The legislative session is officially underway, and the opening day was filled with the customary pomp and circumstance. Legislators’ desks were filled with flowers, dignitaries were present, prayers were offered, patriotic songs were sung, and the Senate president and speaker of the House presented their visions to their respective chambers.
The governor gets the chance to address all 160 legislators in a joint session. This is a great opportunity for him to set the tone for the 60-day session; to set out lofty and ambitious goals; to urge the Legislature to adopt his agenda; and to make his case to those who control both policy and the purse strings.
So how did Gov. Rick Scott do?
This was Scott’s fifth State of the State address, and I think he’s getting a little better at public speaking. He started with an endearing and self-deprecating line about his “world-renowned oratorical skills.” This not only humanized him but also lowered expectations.
He rattled off all the positive economic indicators, like reducing unemployment from 11.1 percent to 5.6 percent and adding over 700,000 private-sector jobs. He bragged about a 43-year low in the crime rate, reducing debt, becoming the third-largest state and attracting 97 million tourists last year.
There is a lot of good happening in Florida, and everyone loves to hear positive news. Scott stuck to two related and positive themes: Florida “exceptionalism” and making dreams come true. He highlighted several individuals and companies, and focused on those started long ago that have become synonymous with Florida — like Disney World, The Columbia Restaurant and Publix.
For delivery, setting a positive tone and a cohesive theme, Scott fared well. He then ventured into the actual substance of the address, outlining five familiar goals.
As he has done in his previous four addresses, he again expressed a desire to continue cutting taxes with his oft-used phrase “Floridians can spend their money better than government can.” His tax-cutting wishes for this session include taxes on cellphone and TV services, manufacturing equipment and college textbooks.
The Legislature loves to cut taxes and will most likely do so this year, with increasing revenues making that possible. We’ll have to see whether they will cut them in the areas Scott suggested or somewhere else.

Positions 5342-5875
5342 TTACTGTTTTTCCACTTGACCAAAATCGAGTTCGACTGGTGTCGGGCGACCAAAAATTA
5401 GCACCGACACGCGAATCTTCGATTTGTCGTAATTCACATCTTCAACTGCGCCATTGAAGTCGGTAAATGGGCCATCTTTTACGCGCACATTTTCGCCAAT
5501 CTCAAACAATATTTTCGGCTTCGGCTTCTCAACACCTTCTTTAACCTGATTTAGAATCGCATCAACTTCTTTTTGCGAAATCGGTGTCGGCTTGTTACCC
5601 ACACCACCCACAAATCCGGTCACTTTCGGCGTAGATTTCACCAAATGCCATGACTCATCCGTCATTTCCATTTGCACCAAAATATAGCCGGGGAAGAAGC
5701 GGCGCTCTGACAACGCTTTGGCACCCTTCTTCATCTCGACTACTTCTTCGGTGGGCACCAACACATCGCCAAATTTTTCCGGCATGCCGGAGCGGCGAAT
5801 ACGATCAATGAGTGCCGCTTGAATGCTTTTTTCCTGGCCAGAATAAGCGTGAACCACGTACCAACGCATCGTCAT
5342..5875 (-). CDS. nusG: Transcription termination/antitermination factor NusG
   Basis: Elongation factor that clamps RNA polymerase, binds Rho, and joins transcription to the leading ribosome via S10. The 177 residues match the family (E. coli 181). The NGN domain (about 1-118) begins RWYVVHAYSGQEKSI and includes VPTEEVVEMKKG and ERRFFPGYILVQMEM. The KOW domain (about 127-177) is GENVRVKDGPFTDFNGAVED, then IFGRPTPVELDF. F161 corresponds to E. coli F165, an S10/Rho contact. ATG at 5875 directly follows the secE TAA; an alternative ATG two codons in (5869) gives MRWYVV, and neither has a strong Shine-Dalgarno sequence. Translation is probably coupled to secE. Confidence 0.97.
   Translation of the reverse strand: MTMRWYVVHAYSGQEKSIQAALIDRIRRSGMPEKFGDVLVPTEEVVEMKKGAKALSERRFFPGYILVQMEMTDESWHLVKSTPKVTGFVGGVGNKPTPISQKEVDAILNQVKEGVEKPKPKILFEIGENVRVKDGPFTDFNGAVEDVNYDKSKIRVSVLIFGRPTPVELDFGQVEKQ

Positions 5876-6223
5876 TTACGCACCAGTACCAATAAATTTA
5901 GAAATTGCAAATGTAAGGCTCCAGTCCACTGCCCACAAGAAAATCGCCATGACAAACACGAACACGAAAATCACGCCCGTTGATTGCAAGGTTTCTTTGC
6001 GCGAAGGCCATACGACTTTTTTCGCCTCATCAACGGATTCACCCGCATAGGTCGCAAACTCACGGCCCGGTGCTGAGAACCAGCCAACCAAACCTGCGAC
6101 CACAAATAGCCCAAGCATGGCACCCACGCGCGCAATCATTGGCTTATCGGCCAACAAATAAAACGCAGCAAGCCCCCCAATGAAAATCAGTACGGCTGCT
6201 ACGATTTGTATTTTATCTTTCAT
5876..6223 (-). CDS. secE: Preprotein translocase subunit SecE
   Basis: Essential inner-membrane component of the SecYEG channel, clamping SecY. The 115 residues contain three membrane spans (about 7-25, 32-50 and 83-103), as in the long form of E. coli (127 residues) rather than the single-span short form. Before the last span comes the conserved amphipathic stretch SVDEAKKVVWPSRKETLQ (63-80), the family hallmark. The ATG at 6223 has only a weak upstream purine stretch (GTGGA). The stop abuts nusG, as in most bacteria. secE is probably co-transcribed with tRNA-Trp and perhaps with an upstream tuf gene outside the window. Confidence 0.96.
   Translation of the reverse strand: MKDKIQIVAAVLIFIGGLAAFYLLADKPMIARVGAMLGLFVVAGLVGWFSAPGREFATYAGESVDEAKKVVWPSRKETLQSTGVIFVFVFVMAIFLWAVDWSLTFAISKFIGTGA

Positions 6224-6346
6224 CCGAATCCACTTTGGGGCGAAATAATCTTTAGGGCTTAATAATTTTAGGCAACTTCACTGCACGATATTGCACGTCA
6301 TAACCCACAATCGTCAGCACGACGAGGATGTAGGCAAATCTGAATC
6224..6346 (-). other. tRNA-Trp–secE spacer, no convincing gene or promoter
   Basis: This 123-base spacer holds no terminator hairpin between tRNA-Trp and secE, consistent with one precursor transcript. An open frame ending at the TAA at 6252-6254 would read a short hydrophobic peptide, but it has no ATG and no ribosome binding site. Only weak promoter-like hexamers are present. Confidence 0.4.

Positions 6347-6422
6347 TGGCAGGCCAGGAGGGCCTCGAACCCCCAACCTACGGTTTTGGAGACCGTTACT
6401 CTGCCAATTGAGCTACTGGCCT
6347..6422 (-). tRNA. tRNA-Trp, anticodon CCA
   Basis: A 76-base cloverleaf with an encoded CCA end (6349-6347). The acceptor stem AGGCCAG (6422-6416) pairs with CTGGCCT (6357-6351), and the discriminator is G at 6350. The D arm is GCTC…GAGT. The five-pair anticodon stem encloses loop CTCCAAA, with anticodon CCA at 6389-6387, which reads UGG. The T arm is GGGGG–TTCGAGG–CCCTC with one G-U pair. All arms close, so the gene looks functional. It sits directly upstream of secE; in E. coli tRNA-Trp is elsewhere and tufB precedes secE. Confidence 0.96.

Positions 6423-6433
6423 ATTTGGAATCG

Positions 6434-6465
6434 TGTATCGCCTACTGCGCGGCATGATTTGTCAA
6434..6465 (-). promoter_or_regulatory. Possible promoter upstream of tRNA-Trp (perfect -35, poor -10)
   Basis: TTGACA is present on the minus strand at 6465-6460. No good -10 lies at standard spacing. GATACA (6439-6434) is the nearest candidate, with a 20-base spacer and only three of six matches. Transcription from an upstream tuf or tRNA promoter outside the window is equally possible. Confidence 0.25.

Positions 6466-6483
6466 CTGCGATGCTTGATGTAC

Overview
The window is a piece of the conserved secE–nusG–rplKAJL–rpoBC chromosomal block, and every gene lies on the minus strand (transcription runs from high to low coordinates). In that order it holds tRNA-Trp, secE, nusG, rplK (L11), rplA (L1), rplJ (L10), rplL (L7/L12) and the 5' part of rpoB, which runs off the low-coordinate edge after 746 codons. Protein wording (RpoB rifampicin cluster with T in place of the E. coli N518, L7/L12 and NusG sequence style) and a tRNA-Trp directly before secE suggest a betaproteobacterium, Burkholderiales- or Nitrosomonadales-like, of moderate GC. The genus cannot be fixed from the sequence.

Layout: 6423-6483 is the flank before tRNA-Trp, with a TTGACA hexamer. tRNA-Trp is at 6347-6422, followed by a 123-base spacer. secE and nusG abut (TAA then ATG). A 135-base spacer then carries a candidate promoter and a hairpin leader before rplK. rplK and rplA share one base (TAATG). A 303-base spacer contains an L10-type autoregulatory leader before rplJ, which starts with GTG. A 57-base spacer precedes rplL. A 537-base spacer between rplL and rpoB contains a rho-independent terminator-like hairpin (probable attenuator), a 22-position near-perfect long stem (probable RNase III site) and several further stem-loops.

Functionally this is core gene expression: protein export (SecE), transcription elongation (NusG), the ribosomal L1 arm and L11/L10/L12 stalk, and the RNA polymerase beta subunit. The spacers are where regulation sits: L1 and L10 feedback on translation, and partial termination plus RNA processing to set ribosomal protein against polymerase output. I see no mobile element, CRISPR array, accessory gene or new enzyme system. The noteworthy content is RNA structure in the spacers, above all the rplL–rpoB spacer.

Scott’s second goal is a college affordability bill that would prevent increasing tuition — an admirable endeavor. Although we all would like college to be affordable, we have to keep up with changing technology and recruit and maintain quality professors. College costs are paid for by a combination of tuition, scholarships and state investment. If we want to keep tuition low, we need to invest more, or else we risk lowering quality.
Scott’s third goal was to invest in workforce development. He listed $56 million of spending proposals, some of which appear to be ongoing.
His fourth goal is to increase K-12 education funding. On the campaign trail, Scott boasted about historically high funding for education. Fact checkers determined the lump sum was the highest, but since we had more students to teach, the per-pupil funding was not. Scott vowed to increase per-pupil funding to $50 more than the highest level funded under Gov. Charlie Crist.
This is a large-ticket item, but with home values on the rise an increase in property tax revenue will generate more for education without putting the entire fiscal burden on the state.
Lastly, Scott expressed a commitment to environmental and agricultural programs, and rattled off some promising funding numbers. Unfortunately, his proposal does not fully fund Florida Forever, nor does it adequately address the voters’ wishes when they passed Amendment 1 with 75 percent of the vote in November.
The Legislature will consider nearly 1,500 bills in the 60-day session dealing with a plethora of issues. The governor’s limited agenda was anything but bold. Although I applaud his efforts to cut taxes, keep college tuition low, train workers, increase education funding and restore environmental funding, the devil is in the details, and those were lacking in his address.
Also lacking was any mention of expanding Medicaid or dealing with the billion-dollar shortfall in his budget due to the lack of federal dollars for indigent care. He also failed to address the suspicious deaths and corruption reported in our prisons, the crumbling prison buildings and the need for more funding and staff. Other hotbed issues that he ignored were school testing, solar power, gambling, medical marijuana, minimum wage, child deaths under Department of Children and Families’ supervision and criminal justice reform.
What’s remarkable about the governor’s speech is what he didn’t say.
Paula Dockery served in the Florida Legislature for 16 years as a Republican from Lake land. Contact: PBDockery@gmail.com